Seven months since the start pandemic, many companies, like Microsoft, announced that they will allow more of their employees to work from home permanently. For Microsoft, the expected reopening date of their offices is January 2021 at the earliest. But with a pandemic, it’s hard to predict when offices will be fully opened.
As for Microsoft, their new work-from-home guidance allows for a “hybrid workplace” to allow for flexibility for employees once US offices do reopen.
The guidance allows employees to work from home for less than 50 percent of their work week, or to get manager-approval to work remotely permanently. If employees request the permanent work-from-home option, they give up their assigned office space with an option to have a touchdown space at the offices. Employees are also allowed flexible working hours without manager approval.
However, there were a few roles identified that would need office access, like those that require access to hardware labs, data centers, and in-person training.
The move to remote work is far less risky for Microsoft than small- to mid-sized businesses. Microsoft has the tools and capabilities to protect its data no matter the location of its employees. Many companies didn’t invest in this type of protection because it wasn’t needed prior to the pandemic.
In order to sustain a long-term remote solution, companies need to invest in data protection and security.
What should you consider when it comes to data protection?
Data breaches can happen in several different ways. An employee could lose their laptop, or your organization could be targeted by ransomware, or data could be left on a former employee’s personal device. The pandemic has created new opportunities for data breaches and ransomware hackers have been using the COVID-19 crisis as a hook in phishing attacks. In order to protect your data, consider the following:
- Be cautious of employees using their own devices. When an employee uses their own device, they could be storing critical data locally creating an enormous risk. Without proper policies, this becomes an issue when employees are fired or resign. Disputes over what data/information is company-owned may compromise the protection of intellectual property. You can use applications to monitor data transfers to help minimize the risk of data “theft.”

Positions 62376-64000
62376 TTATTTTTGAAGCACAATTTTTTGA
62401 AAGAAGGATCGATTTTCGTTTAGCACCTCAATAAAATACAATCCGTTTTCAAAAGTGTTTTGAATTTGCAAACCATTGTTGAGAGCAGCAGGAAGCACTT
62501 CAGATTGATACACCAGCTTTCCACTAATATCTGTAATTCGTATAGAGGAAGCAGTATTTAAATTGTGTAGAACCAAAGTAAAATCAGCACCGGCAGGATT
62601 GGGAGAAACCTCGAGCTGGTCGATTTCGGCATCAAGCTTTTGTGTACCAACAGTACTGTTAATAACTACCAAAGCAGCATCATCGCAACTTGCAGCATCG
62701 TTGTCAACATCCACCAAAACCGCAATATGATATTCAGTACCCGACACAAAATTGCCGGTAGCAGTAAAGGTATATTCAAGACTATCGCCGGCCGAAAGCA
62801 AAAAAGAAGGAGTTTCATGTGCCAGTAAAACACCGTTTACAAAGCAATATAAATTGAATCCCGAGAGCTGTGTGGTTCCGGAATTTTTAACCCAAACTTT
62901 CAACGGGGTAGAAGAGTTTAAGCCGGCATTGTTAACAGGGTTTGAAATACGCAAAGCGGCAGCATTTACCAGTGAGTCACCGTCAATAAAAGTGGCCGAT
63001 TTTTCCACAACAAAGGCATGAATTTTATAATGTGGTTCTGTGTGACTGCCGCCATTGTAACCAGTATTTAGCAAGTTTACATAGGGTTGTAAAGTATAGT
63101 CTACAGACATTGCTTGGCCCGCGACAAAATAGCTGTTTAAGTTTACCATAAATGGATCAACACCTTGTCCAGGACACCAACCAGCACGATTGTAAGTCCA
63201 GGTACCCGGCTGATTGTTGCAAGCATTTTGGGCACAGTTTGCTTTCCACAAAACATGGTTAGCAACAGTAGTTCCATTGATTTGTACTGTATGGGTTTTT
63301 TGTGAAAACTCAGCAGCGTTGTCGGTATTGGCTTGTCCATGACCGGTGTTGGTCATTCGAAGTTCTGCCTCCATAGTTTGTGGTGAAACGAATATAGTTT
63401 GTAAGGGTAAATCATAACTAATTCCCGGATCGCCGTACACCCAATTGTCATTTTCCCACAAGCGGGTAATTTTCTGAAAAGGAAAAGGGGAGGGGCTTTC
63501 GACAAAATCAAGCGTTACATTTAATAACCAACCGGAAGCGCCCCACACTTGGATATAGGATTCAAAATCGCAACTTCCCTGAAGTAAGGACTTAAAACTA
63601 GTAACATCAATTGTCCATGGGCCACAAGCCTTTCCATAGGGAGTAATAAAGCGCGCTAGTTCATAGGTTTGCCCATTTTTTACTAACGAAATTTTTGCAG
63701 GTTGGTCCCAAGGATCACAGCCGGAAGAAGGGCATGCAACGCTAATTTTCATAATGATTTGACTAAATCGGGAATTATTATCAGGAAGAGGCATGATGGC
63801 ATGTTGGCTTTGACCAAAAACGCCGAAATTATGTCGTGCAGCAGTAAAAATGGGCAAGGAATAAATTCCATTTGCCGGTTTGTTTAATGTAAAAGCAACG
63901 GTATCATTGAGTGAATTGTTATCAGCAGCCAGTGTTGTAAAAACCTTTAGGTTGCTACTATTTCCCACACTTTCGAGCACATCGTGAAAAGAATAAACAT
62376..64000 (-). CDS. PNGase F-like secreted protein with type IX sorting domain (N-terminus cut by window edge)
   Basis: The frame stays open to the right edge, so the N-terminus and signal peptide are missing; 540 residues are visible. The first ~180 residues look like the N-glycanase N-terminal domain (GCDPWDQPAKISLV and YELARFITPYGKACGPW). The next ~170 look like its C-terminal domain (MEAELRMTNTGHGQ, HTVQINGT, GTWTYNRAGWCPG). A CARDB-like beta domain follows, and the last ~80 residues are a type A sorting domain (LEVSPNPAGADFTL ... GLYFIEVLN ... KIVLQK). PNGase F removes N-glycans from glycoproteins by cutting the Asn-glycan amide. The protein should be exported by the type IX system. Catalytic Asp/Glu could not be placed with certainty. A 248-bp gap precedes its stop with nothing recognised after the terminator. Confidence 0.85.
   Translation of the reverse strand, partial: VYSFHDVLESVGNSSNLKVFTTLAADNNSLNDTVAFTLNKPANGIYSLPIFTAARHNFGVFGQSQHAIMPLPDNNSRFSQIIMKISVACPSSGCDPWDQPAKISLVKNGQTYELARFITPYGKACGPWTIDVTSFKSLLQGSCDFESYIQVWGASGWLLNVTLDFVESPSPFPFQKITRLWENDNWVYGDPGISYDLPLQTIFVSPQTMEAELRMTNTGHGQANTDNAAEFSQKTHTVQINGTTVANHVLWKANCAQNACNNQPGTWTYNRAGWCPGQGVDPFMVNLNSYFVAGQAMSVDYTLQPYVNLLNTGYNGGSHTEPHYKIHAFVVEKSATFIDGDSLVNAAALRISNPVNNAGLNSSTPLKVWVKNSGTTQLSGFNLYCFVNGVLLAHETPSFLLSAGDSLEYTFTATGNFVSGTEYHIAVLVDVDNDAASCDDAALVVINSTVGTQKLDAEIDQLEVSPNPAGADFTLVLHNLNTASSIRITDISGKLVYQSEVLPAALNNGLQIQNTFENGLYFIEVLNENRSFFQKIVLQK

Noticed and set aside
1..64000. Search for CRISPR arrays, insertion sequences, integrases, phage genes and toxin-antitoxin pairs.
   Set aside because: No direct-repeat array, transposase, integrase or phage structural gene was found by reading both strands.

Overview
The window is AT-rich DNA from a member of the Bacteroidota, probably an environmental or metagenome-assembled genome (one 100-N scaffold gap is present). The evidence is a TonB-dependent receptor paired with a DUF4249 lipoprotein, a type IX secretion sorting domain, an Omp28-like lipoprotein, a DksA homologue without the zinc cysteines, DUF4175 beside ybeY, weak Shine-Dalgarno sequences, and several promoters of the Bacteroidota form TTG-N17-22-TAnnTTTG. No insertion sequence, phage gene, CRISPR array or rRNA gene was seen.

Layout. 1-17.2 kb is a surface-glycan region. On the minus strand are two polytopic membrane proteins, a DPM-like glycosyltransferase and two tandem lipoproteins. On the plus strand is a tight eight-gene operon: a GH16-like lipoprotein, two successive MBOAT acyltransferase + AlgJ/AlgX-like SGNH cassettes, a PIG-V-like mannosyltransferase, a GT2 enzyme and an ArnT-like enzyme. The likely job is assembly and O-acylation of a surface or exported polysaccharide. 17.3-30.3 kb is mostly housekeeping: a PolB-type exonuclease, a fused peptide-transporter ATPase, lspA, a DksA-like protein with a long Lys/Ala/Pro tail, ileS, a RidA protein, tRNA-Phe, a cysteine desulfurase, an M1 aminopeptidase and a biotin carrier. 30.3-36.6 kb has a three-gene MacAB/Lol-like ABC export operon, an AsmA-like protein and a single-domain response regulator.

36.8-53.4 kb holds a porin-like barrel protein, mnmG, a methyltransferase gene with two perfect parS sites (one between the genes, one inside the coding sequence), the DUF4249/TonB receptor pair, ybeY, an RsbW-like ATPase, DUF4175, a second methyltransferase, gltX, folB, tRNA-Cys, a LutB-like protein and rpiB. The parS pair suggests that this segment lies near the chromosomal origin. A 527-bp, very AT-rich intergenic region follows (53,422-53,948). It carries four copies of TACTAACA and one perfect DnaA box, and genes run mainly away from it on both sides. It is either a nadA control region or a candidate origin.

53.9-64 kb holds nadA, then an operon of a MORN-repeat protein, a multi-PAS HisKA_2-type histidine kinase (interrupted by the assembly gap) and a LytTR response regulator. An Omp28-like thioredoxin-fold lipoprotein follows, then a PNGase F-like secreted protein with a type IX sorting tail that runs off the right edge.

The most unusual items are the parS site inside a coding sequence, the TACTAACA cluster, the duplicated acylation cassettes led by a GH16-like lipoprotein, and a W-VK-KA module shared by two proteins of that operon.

- Consider cloud-based content storage. One way to avoid any issues with data is to only allow access to it via cloud storage. The storage must then have the capabilities to allow editing, changing, and sharing.
- Have a contingency plan for device threat or loss. Employees are human and there is a potential they could lose their device with sensitive information on it. You should ensure there is a way to track or delete the data on the device.
- Buy a paid password system. Paid password systems ensure all employees have secure passwords. Pay for an account that all employees can use and require all company-related passwords to be created through the system.
- Consider two-factor authentication. For SharePoint sites, websites, or any location that stores sensitive information, set up two-factor authentication. This keeps data stored in those locations safe.
These are some of the top considerations for keeping your data safe with a remote workforce. While many companies, like Microsoft, are weighing the best options for their employees, what’s clear is that remote work in some capacity is here to stay.
Investing in infrastructure and applications that help support your employees is important. Protecting your company’s data against breaches is crucial. No matter the size of your organization or your work-from-home strategy, consider investing in long-term solutions to optimize your workforce as they navigate a pandemic.
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